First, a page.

Designer Pauline Bellamy explains her concept behind her blue textured masks in The Blue exhibit at The Brighton Storeroom this past weekend.
Local designers showcase talent
Last weekend The Brighton Storeroom exploded with colour and Pauline Bellamy, along with Kraig Yearwood, each contributed beautiful pieces saturated with the colour blue.
The post-lockdown exhibit themed The Blue, was the third recent showing for the gallery and included works from local artists and designers. Designer Pauline Bellamy was eager to be part of the showcase and explained why to The Barbados Advocate.
“As a creative I always jump on opportunities to exhibit my pieces. It was a no-brainier. They asked and of course I said yes because it is an opportunity for me to be artistic,” said the designer.
Bellamy explained that the concept behind her work was texture and in response to COVID-19, designed a number of face masks with varying hues of the blue. Also on display was her Blue Dress, which was the only piece specially made for the Blue exhibit.
“The whole idea is to work with the colour blue as well as work with textures. Every one is a collage of the different colours of blue,” she explained.
Dressed in royal blue, the creative encouraged young dreamers to go after what they love. She explained that putting oneself out there and being exposed to various aspects of life and culture allowed a person to better express themselves.
“You have to love what you do and you have to believe in yourself. You have to have a passion for it, whether it pays the bills or not. If you put your love into it, it is going to show, if you immerse yourself into it, it stands out because you are putting your heart and soul into it. That is what art is about,” said Bellamy.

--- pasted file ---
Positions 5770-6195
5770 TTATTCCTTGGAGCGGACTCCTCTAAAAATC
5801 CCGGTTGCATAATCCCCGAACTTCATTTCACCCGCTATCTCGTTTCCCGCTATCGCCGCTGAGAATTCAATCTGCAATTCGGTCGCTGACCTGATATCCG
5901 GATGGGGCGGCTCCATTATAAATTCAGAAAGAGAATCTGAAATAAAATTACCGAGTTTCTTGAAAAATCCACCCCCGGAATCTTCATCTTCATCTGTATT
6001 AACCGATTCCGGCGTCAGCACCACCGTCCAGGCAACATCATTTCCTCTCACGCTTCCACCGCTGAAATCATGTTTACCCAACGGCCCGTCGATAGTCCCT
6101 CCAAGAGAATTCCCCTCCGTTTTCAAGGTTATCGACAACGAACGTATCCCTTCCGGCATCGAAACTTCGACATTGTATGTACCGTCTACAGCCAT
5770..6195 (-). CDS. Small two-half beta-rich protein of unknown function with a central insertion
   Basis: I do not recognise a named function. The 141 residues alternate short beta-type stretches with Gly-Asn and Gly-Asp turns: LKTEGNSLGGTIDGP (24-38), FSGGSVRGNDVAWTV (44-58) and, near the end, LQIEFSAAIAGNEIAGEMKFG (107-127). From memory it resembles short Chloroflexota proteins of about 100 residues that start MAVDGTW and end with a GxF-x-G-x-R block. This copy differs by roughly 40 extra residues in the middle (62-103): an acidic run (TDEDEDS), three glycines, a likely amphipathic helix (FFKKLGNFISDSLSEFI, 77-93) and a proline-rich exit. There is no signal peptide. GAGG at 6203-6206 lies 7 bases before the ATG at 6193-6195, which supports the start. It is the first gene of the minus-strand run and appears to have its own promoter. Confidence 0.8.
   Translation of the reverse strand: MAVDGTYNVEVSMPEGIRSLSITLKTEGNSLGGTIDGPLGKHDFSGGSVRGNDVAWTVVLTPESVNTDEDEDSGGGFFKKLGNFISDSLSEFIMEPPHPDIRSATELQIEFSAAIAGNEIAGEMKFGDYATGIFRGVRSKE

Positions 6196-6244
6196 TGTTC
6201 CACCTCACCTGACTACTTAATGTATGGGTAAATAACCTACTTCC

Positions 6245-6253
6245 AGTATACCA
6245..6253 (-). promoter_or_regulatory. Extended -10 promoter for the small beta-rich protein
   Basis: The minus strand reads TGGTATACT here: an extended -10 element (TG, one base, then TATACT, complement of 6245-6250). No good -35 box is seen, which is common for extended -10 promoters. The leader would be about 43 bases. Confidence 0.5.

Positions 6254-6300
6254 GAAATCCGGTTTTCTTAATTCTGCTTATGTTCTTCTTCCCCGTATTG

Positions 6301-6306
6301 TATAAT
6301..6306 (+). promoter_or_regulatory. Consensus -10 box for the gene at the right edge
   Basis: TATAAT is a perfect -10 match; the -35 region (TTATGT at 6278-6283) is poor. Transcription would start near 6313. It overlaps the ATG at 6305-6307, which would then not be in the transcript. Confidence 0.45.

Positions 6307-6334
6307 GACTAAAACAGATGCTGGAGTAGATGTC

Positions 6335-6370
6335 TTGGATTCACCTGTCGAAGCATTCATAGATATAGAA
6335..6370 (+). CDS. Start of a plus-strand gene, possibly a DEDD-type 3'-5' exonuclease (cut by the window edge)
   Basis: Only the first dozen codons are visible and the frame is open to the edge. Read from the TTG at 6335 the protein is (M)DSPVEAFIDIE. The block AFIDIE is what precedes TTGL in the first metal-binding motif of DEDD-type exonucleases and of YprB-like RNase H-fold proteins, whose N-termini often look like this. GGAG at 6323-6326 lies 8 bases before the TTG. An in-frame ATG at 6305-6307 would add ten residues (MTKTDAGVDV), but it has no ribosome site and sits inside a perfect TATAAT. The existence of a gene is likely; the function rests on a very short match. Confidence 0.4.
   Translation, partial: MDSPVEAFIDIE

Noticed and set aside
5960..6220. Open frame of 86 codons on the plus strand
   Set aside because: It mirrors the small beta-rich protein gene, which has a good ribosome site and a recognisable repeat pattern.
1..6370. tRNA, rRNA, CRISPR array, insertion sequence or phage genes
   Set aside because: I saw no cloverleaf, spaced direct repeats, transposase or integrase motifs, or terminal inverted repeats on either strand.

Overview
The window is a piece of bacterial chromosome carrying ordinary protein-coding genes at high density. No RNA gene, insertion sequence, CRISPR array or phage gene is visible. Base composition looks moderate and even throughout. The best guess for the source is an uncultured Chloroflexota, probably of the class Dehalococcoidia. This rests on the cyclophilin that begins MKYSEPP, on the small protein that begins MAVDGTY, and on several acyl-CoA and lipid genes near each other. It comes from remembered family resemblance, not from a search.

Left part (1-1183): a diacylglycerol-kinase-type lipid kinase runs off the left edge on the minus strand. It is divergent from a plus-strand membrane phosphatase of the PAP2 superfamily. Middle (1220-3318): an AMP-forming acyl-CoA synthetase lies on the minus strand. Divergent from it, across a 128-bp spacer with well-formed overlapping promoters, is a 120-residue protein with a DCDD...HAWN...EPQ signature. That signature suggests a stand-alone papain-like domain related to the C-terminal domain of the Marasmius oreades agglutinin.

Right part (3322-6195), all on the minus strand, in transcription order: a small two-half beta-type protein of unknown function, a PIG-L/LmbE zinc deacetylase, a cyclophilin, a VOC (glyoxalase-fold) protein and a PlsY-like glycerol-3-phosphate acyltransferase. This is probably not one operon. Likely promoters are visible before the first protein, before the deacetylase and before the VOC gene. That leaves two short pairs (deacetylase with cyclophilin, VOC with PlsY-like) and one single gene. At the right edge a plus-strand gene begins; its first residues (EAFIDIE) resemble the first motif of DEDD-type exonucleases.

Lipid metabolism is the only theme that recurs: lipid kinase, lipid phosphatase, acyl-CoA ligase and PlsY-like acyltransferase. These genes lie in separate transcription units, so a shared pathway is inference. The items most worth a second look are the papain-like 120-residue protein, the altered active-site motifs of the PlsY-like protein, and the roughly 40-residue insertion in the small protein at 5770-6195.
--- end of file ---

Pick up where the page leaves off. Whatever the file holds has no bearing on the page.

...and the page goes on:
Artist and designer Kraig Yearwood displayed a blue clutch bag from his line Stuff, which portrayed his talents for design as well as art.
“I just love products and I see everything as being in the same realm of creativity, one thing feeds the other,” explained Yearwood.
Stuff, according to Yearwood was an experimental line, which was inspired in moments of insomnia and daring. The artist highlighted that his journey began long ago and continued with his work on display in the gallery.
“As an artist, I have always been painting and working visually. I did graphic design at the BCC (Barbados Community College) and since then have been into freelance graphic design,” said Yearwood.
The two designers mingled with other artists and designers as well as guests who visited the gallery in Brighton, St. George. The exhibit, which is open every Saturday from 6:30 to 10:30 a.m. runs to mid-September and is free to the public. (AS)